The Equal Protection Clause as interpreted by this Court in the Brown case and a number of Fifth Circuit decisions —

Thurgood Marshall:

Gerrymandering was in the Brown case?

E. Freeman Leverett:

The Brown case said that any assignment of peoples by race is a denial of Equal Protection of the laws, that is my interpretation.

That is the basic issue that I think you’ve got to decide today.

Thurgood Marshall:

But no zoning there, its just two students, is that so?

E. Freeman Leverett:

That’s right sir, but the fact that you assigned them by zones or by race —

Thurgood Marshall:

Well, even though they have it, all the Court has to do is to say you can no longer have segregated school system?

E. Freeman Leverett:

Certainly not, certainly not.

I’m saying that any board and this is based upon the law as it has been developed in Green, not perhaps as some of us assume back in 1955, because this Court itself upheld a pupil placement plan in the Shuttlesworth case that on its face provided for the racial assignment of pupils.

Now, looking back it’s probably that was an interim remedial device.

Thurgood Marshall:

But in this we’re going to have to look beyond Green case.

I want to find it any further.

Well under Green case you got to do something.

E. Freeman Leverett:

There’s no question about that.

We aren’t disputing that.

The question that we are in disagreement about is what do they have to do.

Thurgood Marshall:

Suppose the only way you can break up the segregating system is to gerrymander, you say you can’t do it?

E. Freeman Leverett:

No, sir.

I don’t accept the premise.

E. Freeman Leverett:

I think you presuppose that you can deny rights to one group in order to call them to another and that would mean that the Constitution then would become a suicide pact.

Thurgood Marshall:

I personally was assuming what we said in Green that you’ve got to break up this system?

E. Freeman Leverett:

Well, the disagreement comes on what you meant when you said that.

Did you mean that you’ve got to affirmatively consider race or did you mean simply that this — the boards of the systems involved in those three cases could not continue to use systems of assignment that were racial?

Thurgood Marshall:

How about considering the race, is there any way under the sun you can breakup a segregated system without considering race?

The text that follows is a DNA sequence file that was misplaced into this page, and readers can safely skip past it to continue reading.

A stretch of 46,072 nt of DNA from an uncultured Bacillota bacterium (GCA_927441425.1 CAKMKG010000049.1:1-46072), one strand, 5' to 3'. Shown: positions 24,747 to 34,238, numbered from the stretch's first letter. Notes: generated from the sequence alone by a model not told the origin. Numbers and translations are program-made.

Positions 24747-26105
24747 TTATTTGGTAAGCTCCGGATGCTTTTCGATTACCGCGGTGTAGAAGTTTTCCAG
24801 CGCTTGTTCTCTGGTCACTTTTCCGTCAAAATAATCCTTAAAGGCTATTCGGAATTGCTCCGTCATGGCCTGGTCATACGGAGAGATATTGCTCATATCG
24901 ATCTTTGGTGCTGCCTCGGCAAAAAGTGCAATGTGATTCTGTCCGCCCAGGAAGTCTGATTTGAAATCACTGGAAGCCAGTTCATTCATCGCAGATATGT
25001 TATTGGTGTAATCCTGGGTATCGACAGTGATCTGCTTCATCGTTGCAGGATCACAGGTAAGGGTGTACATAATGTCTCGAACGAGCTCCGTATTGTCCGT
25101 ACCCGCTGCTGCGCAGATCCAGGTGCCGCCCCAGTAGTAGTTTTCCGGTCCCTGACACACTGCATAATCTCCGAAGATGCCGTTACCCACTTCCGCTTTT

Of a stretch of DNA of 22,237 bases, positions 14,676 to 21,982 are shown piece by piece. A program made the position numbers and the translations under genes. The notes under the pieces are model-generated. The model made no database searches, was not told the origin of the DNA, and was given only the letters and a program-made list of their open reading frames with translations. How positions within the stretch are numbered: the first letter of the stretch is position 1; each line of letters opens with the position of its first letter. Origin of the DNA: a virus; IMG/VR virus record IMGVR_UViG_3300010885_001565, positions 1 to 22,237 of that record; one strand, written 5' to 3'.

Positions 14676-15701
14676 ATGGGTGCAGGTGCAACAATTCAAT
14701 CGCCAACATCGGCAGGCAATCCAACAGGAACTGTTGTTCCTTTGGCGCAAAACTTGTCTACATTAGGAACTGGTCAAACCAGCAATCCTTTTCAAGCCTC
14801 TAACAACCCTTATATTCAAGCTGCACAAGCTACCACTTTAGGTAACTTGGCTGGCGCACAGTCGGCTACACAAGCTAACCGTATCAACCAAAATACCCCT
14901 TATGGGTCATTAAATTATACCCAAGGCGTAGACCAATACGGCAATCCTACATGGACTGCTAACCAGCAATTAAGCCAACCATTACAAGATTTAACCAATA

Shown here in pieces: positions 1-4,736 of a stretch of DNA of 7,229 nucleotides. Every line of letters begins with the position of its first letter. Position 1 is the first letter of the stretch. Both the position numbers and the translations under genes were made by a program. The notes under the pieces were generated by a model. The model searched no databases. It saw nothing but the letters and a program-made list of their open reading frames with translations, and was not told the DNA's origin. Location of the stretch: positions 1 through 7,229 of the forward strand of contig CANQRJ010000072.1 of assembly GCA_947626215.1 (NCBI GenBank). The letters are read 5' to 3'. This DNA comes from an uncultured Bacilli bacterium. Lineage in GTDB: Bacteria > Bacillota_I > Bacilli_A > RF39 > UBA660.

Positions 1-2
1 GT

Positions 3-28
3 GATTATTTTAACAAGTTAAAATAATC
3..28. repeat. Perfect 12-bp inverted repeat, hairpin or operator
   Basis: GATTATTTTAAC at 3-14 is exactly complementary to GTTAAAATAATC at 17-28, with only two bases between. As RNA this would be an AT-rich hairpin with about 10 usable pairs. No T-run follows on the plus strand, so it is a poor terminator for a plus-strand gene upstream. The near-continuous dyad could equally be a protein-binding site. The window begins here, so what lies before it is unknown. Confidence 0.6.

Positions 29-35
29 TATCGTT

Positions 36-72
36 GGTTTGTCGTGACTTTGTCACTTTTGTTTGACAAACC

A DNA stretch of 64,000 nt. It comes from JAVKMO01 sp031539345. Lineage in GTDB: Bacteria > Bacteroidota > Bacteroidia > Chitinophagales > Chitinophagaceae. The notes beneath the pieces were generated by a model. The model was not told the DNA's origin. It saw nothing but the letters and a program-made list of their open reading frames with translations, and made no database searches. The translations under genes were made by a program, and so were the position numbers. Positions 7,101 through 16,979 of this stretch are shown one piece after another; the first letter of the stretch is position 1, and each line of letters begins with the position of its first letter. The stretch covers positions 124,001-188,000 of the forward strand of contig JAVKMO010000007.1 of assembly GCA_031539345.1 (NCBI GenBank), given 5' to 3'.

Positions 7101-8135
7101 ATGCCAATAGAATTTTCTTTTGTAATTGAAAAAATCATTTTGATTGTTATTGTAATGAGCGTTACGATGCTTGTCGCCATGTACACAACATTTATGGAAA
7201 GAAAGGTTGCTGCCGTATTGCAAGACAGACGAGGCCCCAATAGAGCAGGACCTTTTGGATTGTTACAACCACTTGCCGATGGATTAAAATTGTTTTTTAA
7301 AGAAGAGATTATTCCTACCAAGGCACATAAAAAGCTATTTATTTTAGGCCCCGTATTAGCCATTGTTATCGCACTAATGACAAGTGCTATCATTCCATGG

E. Freeman Leverett:

I think there has to be.

I think there has —

Thurgood Marshall:

So as to the race?

E. Freeman Leverett:

Yes sir, I think that there has to be.

Thurgood Marshall:

So, then you consider race in every play you think of, you still have all black and all white schools, don’t you agree you have to go a little further?

E. Freeman Leverett:

Well, Mr. Justice Marshall, I don’t concede that that would be the result of not giving consideration to race.

And even if you had a situation where you ended up with that result that would to me not necessarily carry with it the proposition that discrimination had been practiced, though that — the formal dual system had not been dismantled.

Thurgood Marshall:

Well, suppose you — the school system has Negro high school or the Frederick Douglas Negro High School, I assume your position is that you just take a word Negro off and that did it?

E. Freeman Leverett:

Certainly not, certainly not.

Thurgood Marshall:

What more do you have to do?

E. Freeman Leverett:

I think that the board would have to revise its assignment policy.

It could do either one of two ways.

It could go to pure freedom of choice plan, not the freedom of choice plan that this Court struck down in the three cases in 1968.

Thurgood Marshall:

But which — what other argument is that?

E. Freeman Leverett:

The other would be to simply draw district lines, it would not base —

Thurgood Marshall:

No, I mean what other premature’s plan is good?

E. Freeman Leverett:

I beg your pardon, sir.

Thurgood Marshall:

Do I simply to say, there is a premature’s plan that’s a good one?

E. Freeman Leverett:

I would certainly hope so.

In fact, I was going to suggest to Mr. Justice Douglas that that would be the answer to his question, about how you could get these people out of the ghettos.

It —

Thurgood Marshall:

Well, how would you have legitimate freedom of choice?

E. Freeman Leverett:

You would have a freedom of choice plan under which the choice was actually free.

The problem in the Green case, the Rene case, and the Monroe case is that the choice was not in fact free, but that the systems in all three cases continued to assign students on the basis of race.

In the Kent case, where the student did not exercise the choice, he was automatically put back in the school to which he had been assigned on the racial basis.

Thurgood Marshall:

Well, how do you conceive that in a school system that has been segregated since its existence, you could have actual freedom of choice.

Do you actually believe that’s possible?

E. Freeman Leverett:

Yes, sir I do.

Warren E. Burger:

You’d help me Mr. Leverett, if you would just list one, two, three that’s how many they are, the things which must be done now complying with the desegregation mandate which were not required to be done prior to series of holdings of this Court?

E. Freeman Leverett:

Mr. Chief Justice, I will express it this way.